Voters are accustomed to the scare tactics of tax-hungry politicians who warn of looming cuts in schools and public safety.
But nothing gets people’s attention like closing parks. And in California, where the state beaches and mountain refuges are as beloved as the politicians are cynical, the strategy has exposed practices that border on the corrupt.
It started in May 2011 when Governor Jerry Brown announced that “turbulent times” required the “unthinkable” -- the shuttering of 70 parks to deal with the state’s enduring fiscal problems. Brown’s critics sensed that he found the proposed cuts to be quite “thinkable” -- at least as a ploy to encourage Californians to loosen the grip on their wallets.
Brown has staked his governorship on the idea that Californians need to pay higher taxes to help plug a budget gap estimated at almost $16 billion -- specifically a proposition on the state ballot in November that would boost the sales tax by a quarter cent for four years and impose supposedly temporary income-tax increases on residents who earn more than $250,000 a year.
Brown and his fellow Democrats didn’t count on two things. First, nonprofit groups and local governments came up with the money to keep most of the targeted parks up and running, thus illustrating the effectiveness of nongovernment or local solutions in the face of state-government failure.
Second, it turned out that the state parks department, rather than being strapped, was so awash in cash that it handed out huge payouts to employees and hid millions of dollars in special accounts. (Some private groups backed away from their promises to finance individual parks when they learned about the hidden funds.)
The scandal, combined with bad publicity over a multibillion-dollar high-speed-rail project referred to as “the train to nowhere,” has eroded the earlier strong public support for tax increases and left state leaders scrounging for proof that they are serious about reform. The latest polls show support for the measure running slightly ahead, but vulnerable.
The Sacramento Bee, which uncovered the park story, pointed to California’s generous policy of allowing employees to bank many weeks a year of unused vacation time so that they have a small fortune by the time they retire. The budgeting system encourages agencies to spend down their reserves at the end of the year, a common procedure in government. The result was “excess cash left over and not enough ways to spend it,” reported the Bee’s Kevin Yamamura.
The gaming of the system was methodical. The Bee detailed how a deputy parks director came up with a surreptitious plan to burn through extra cash and reduce the backlog of vacation hours that employees had accumulated. He evaded state rules and issued payments to department employees, including himself, recording the transactions on Post-it notes to avoid scrutiny. He was eventually demoted and then resigned from the department.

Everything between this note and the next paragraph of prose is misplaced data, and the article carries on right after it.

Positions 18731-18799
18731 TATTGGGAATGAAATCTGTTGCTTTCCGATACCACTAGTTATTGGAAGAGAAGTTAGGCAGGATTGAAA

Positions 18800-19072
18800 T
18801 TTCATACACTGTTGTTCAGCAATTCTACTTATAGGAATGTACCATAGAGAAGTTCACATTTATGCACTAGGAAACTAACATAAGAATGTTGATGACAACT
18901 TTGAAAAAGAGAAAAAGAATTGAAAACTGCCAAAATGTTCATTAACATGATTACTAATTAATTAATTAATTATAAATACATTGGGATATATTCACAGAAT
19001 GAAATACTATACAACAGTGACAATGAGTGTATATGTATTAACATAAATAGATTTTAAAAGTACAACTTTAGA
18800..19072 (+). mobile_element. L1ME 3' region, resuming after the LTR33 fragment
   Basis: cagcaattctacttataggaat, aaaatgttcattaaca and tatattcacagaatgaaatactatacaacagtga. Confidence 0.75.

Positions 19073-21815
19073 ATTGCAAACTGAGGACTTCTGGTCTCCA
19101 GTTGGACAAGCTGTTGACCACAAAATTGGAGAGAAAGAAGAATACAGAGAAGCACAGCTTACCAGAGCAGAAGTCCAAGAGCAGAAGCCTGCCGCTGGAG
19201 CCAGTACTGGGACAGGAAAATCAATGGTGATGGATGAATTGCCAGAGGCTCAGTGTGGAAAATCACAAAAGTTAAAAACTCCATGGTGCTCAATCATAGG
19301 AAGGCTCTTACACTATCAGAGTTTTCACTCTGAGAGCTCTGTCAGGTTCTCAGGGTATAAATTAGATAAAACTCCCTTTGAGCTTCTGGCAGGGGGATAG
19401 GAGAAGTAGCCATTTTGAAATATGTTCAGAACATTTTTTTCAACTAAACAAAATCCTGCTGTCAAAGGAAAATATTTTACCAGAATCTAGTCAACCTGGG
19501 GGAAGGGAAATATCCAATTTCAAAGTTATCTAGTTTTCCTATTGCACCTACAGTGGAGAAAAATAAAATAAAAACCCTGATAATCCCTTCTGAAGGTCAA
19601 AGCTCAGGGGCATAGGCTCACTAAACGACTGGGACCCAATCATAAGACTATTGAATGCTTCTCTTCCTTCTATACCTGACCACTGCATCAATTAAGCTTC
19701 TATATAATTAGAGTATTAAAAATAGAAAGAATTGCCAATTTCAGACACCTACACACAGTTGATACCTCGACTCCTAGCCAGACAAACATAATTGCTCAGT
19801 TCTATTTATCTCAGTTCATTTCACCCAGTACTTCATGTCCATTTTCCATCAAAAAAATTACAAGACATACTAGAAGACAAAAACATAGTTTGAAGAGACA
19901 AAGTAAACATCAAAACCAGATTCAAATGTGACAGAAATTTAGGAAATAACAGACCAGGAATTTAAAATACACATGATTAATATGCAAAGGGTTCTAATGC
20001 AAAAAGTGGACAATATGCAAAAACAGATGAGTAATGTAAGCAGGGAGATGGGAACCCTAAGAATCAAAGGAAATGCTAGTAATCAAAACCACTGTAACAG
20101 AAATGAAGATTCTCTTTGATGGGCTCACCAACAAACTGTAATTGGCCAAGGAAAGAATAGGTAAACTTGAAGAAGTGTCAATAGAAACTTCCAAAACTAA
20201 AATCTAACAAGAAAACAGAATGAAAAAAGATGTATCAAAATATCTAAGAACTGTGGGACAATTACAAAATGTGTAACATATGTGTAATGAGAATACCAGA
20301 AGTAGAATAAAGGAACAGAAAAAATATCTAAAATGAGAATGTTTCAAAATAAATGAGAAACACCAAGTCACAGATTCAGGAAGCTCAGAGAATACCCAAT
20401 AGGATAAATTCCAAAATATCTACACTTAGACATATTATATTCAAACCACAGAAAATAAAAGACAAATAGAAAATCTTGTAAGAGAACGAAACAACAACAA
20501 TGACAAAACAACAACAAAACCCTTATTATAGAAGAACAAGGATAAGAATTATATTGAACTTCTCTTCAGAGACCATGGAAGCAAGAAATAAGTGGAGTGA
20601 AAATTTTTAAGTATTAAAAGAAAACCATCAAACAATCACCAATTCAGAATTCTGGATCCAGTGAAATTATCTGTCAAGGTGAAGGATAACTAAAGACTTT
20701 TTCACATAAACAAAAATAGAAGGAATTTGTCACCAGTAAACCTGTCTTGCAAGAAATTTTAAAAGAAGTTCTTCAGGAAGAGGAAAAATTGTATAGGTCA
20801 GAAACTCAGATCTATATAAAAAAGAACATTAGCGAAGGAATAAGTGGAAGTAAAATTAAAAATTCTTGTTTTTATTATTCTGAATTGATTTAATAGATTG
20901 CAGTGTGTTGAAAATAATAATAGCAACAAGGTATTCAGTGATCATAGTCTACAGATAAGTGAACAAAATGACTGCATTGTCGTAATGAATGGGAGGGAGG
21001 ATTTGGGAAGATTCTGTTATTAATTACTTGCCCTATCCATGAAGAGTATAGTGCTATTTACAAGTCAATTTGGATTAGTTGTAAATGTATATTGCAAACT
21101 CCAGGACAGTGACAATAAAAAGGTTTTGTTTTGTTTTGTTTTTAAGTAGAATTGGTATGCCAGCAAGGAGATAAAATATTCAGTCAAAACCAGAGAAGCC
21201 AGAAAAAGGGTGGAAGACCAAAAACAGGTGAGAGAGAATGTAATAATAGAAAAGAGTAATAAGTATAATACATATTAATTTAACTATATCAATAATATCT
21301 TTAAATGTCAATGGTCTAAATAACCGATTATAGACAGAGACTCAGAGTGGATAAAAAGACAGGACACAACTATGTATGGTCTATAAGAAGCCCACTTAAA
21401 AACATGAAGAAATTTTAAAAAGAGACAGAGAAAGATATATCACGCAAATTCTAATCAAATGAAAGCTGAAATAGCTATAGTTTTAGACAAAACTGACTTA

This shell game unveiled the existence of hidden accounts. Two “special” parks funds contained $54 million in reserves -- far more than enough to cover the $22 million in cuts proposed by the governor to help close the general-fund deficit. The money was socked away for more than a decade because the finance department relies on an honor system that doesn’t compare its numbers with the state controller’s figures, according to a San Jose Mercury News report.
The Mercury News then looked at all 500 special funds statewide and found $415 million in financial discrepancies from questionable accounts and faulty accounting procedures.
Although the details may be lost on average voters, the scandal is a reminder that the state squanders money even as Brown sticks to the story of services cut to the bone. Since the publicity has highlighted a possible solution -- more efficient use of current dollars -- Brown and the legislators insist that they are serious about streamlining the bureaucracy. Yes, they will reform the state if only Californians do their part and pony up additional tax dollars!
In the final days of the legislative session, a Democratic plan to reform pensions -- in a state with an unfunded pension liability estimated as high as $500 billion -- sailed through both houses and landed on the governor’s desk. This was amazing, given that state Democratic leaders refused until recently to act on even the most modest changes.
The pension deal is fine as far as it goes, but it doesn’t go very far. It offers modest caps on the salary on which the yearly pension formulas are based ($110,000 for those who receive Social Security, $132,000 for those without it). It also bans some of the most outrageous practices (such as collecting a pension after being convicted of an on-the-job felony, and allowing workers to boost their pensions by adding years to their employment history that they didn’t actually work). Most changes apply to new hires, not current workers.
But the governor and Democratic leaders are no more serious about reforming pensions than they are about shuttering state parks. The goal they are serious about is raising taxes. That’s too bad, because the one thing the parks episode showed is that California can make ends meet if it exercises a little oversight and discipline.
(Steven Greenhut is vice president of journalism at the Franklin Center for Government and Public Integrity. He is based in Sacramento, California. The opinions expressed are his own.)
Today’s highlights: the editors on the European Central Bank’s new bond-buying plan and on why the U.S. needs to pay more attention to APEC; Stephen L. Carter on “hopefully” and other desecrations of the English language; William Pesek on a Romney presidency causing no worries in China; Jonathan Weil on how low can Facebook shares go.
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